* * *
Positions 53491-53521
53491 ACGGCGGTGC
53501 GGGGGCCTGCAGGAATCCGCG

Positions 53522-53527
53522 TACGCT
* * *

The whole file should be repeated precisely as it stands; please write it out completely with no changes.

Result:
Positions 53491-53521
53491 ACGGCGGTGC
53501 GGGGGCCTGCAGGAATCCGCG

Positions 53522-53527
53522 TACGCT